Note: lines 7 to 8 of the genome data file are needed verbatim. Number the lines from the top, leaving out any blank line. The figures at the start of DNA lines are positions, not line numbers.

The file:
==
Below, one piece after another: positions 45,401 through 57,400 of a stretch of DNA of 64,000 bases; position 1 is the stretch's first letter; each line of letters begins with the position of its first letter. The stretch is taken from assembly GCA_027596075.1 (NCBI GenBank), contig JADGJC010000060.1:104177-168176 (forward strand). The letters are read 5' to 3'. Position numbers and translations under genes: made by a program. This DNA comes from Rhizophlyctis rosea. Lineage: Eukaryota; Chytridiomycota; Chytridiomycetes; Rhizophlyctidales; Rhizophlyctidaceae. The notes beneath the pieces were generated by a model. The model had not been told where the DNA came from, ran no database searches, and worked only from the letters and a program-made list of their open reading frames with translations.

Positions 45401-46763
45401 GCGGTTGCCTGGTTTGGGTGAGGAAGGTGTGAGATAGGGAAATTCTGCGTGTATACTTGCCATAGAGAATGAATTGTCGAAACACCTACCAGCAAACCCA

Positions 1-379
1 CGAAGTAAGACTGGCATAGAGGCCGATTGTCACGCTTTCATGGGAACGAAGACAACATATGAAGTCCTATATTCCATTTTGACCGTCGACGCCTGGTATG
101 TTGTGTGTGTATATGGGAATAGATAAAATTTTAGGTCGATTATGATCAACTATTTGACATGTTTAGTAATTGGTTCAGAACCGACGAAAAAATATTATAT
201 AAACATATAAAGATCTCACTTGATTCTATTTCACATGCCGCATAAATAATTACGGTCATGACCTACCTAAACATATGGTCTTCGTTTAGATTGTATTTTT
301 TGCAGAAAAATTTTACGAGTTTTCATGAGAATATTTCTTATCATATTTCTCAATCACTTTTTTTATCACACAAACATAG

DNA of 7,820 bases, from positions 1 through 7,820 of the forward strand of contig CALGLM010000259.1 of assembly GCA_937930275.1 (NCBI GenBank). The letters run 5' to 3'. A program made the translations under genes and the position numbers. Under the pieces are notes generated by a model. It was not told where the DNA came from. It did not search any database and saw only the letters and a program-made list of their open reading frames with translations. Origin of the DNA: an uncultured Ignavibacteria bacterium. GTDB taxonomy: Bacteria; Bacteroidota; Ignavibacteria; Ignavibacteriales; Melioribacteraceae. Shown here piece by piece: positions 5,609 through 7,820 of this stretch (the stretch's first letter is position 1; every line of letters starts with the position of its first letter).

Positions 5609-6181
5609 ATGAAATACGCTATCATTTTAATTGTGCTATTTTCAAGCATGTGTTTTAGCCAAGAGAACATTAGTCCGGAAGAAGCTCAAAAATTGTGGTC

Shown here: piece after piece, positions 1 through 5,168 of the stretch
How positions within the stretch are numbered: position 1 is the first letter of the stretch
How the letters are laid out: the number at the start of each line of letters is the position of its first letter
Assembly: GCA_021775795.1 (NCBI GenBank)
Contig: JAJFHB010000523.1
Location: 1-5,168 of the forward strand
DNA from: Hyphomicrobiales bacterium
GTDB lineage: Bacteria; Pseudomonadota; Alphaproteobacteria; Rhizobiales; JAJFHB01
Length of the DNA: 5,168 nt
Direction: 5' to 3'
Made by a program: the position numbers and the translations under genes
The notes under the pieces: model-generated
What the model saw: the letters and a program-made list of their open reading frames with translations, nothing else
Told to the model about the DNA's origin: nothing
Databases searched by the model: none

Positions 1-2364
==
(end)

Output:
201 AAACATATAAAGATCTCACTTGATTCTATTTCACATGCCGCATAAATAATTACGGTCATGACCTACCTAAACATATGGTCTTCGTTTAGATTGTATTTTT
301 TGCAGAAAAATTTTACGAGTTTTCATGAGAATATTTCTTATCATATTTCTCAATCACTTTTTTTATCACACAAACATAG